Pain in Lower Back When Walking

For most people, walking has been a consistent daily part of life from a young age. Many of us walk so much that we can even do so subconsciously.

However, everything changes when we notice pain in our lower back while walking. Every step can become very calculated to avoid pain. Perhaps you find yourself in this situation.

Our highly trained specialists at Virgin Islands Neurology have helped many by providing various treatment options to help alleviate back pain while walking. If you have been experiencing pain for a prolonged period, schedule an appointment at our U.S. Virgin Islands office for an accurate diagnosis and treatment.

A woman with pain in her lower back while walking.

What Causes Lower Back Pain When Walking?

You might be experiencing pain in your lower back for many reasons. Below you will find some of the most common causes of lower back pain that can be felt while walking.

  • Muscle fatigue: Prolonged standing or walking can strain or tire out the muscles in your lower back and legs. This can lead to aches and pains. Generally, pain tends to subside once you sit or lay down.
  • Weight: Your weight can play a significant factor in experiencing pain while you walk. If you are overweight or obese, this additional weight can put more pressure and stress on joints and discs, resulting in pain.
  • Muscle spasms: If you have a strain, the muscles in your lower back can start to spasm or contract uncontrollably. These spasms can be extremely painful and, at times, make it difficult or impossible to stand or walk. Although painful in the moment, this pain does not usually linger.
  • Strains and sprains: These are the most common causes of back pain. If you injure muscles, tendons, or ligaments, you may feel pain while walking and have trouble moving. In addition to pain, these injuries can cause cramping, spasms, bruising, and swelling.
  • Lumbar spinal stenosis:  Lumbar spinal stenosis occurs in the lower part of your back (lumbar spine) when your spinal column is too narrow.  This pinching of the spinal cord can cause severe sciatic nerve pain and lower back pain. You may feel relief from spinal stenosis once you sit down.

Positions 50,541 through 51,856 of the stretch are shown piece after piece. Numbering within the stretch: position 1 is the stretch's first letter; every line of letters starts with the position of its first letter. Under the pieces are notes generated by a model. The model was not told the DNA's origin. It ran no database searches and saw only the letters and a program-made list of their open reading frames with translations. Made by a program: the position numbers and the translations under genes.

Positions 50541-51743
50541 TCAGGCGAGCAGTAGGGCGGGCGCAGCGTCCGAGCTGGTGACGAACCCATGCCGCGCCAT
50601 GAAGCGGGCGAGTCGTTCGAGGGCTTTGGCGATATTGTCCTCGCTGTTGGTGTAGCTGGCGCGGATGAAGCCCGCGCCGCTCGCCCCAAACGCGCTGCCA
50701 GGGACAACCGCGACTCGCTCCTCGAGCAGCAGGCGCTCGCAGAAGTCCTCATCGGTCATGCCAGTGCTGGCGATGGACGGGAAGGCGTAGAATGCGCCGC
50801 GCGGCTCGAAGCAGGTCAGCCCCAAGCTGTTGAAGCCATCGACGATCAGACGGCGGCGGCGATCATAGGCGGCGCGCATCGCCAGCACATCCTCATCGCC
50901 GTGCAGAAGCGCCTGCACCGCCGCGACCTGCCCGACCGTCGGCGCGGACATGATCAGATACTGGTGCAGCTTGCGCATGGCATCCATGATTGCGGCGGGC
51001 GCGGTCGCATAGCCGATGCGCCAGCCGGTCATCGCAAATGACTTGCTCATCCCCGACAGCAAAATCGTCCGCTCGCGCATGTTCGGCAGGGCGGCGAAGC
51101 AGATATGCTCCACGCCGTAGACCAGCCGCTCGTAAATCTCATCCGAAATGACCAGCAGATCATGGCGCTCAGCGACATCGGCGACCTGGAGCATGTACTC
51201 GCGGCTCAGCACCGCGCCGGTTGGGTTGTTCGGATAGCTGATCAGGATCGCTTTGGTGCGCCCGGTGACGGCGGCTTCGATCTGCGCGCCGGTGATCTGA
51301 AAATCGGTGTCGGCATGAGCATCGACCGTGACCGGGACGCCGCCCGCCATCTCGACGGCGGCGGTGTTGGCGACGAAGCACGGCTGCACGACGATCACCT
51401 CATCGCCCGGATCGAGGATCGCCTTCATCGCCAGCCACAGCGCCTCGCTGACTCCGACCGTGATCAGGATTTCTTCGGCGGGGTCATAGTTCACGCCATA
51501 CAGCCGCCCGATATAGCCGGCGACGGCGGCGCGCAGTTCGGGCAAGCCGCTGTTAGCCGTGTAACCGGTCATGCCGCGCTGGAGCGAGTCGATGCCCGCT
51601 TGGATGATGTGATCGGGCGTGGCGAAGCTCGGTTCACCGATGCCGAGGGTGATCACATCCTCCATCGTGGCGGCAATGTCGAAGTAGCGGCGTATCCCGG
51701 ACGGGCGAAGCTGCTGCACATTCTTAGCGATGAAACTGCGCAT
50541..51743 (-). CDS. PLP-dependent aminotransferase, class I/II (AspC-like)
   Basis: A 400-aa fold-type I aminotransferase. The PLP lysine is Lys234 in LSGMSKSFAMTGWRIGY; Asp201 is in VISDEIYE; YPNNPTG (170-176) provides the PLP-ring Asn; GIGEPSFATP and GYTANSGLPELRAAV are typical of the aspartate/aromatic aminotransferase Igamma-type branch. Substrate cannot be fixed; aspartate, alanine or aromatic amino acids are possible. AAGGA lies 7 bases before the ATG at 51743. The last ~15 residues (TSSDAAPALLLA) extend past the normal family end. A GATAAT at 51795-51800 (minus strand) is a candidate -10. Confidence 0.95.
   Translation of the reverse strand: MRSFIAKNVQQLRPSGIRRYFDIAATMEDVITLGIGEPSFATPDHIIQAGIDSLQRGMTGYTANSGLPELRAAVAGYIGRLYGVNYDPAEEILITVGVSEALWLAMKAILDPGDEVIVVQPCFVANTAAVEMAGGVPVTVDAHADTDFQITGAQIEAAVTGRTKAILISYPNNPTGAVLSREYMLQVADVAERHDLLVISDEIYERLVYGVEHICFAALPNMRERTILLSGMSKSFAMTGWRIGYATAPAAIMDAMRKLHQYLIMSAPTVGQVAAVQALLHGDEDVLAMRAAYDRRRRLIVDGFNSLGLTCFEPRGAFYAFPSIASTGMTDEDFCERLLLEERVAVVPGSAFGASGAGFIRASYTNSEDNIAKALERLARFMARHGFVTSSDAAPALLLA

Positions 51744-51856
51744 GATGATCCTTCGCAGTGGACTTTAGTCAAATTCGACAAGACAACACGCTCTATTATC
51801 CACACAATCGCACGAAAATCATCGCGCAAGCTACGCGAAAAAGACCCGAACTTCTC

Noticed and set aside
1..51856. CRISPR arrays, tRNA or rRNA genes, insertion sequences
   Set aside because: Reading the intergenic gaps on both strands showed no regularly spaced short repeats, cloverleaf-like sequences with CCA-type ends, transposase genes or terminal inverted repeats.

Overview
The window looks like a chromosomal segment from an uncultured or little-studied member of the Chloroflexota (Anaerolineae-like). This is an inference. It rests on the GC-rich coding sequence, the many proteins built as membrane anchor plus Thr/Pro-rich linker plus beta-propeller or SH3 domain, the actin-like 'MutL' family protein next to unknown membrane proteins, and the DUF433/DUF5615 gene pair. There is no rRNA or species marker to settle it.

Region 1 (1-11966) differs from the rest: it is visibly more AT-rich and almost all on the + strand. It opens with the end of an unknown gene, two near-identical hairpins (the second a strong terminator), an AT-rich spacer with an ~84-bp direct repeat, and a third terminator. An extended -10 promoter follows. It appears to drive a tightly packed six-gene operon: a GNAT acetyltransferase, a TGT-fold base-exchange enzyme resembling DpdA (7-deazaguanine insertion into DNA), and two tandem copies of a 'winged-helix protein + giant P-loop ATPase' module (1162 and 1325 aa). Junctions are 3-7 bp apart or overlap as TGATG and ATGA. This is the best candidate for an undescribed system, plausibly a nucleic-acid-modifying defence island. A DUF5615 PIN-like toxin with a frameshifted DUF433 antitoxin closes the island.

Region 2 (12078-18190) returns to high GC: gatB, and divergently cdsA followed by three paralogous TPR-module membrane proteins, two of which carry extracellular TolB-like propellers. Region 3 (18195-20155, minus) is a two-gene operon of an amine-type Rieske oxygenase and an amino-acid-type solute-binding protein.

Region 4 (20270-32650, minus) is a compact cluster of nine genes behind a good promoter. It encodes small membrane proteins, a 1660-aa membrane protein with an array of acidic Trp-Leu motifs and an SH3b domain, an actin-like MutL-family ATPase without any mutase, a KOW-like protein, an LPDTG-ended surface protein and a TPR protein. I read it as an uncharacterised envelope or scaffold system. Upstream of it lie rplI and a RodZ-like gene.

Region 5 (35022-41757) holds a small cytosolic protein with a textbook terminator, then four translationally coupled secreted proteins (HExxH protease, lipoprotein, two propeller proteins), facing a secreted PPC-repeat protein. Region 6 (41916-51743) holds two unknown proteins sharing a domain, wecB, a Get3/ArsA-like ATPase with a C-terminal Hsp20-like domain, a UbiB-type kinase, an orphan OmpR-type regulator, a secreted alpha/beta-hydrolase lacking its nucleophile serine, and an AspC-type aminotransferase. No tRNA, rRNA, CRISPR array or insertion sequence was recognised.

• Sciatica: Damage, pressure, or inflammation of the sciatic nerve can cause sudden and sharp pain. The sciatic nerve starts in your lower back and runs through the hips and buttocks down the legs into your feet. You may also feel burning, numbness, tingling, and radiating pain.
  • Degenerative disc disease: This occurs when your spinal discs, that act as shock absorbers, degenerate over time. This can result in bone-on-bone rubbing, thus causing pain.
  • Poor posture: Having poor posture can put an increased amount of pressure on your back, which can impact how you walk. Improper posture can also affect your muscles, joints, nerves, and discs.
A patient being treated with physical therapy for lower back pain.

When Should I See a Doctor for Lower Back Pain?

You should consider seeing a doctor for lower back pain if your pain is severe and persists despite the following:

  • Resting
  • OTC pain relievers
  • Hot and cold therapy
  • Gentle stretches

You should also see a doctor if your pain is coupled with debilitating symptoms, restricted leg movements, incontinence, fever, or chills.

A trained medical specialist will be able to evaluate your symptoms and medical history to identify the potential cause of your pain.

How Is Lower Back Pain Treated?

While the type of treatment you receive will depend on the root cause of your pain, lower back pain generally gets better without the need for surgery. However, some back injuries and conditions do require surgical repair.

Since each individual circumstance is different, we offer non-surgical and surgical treatment options to best relieve your pain.

Non-Surgical Treatments for Lower Back Pain

Our doctors may recommend that you try the following non-surgical treatments to help alleviate your back pain:

Surgery to Treat Back Pain

Once all non-surgical options have been exhausted, your specialist may recommend surgery to correct the problem. If surgical repair is required, there are several surgical options available, including minimally invasive procedures.

How Can Lower Back Pain Be Prevented?

Lower back pain can sometimes be prevented by trying to implement the following steps:

  1. Exercise for at least 30 minutes a day by doing a combination of low and high-intensity physical activities.
  2. Maintain a healthy weight.
  3. Keep good posture, including when you are walking.
  4. Adjust your workstation, as needed, to create a more ergonomic space.
  5. Use proper lifting techniques and avoid lifting objects that are too heavy.
  6. Maintain a healthy and balanced diet by incorporating plenty of fruits, vegetables, whole grains, and lean proteins.

Walking is a part of your daily life. It shouldn’t be hindered by pain. Schedule an appointment with our experts at Virgin Islands Neurology today! 

Our expert doctors in the U.S. Virgin Islands are ready to help. We can give you the guidance you need and provide the correct treatment so you can return to an active and healthy lifestyle as soon as possible!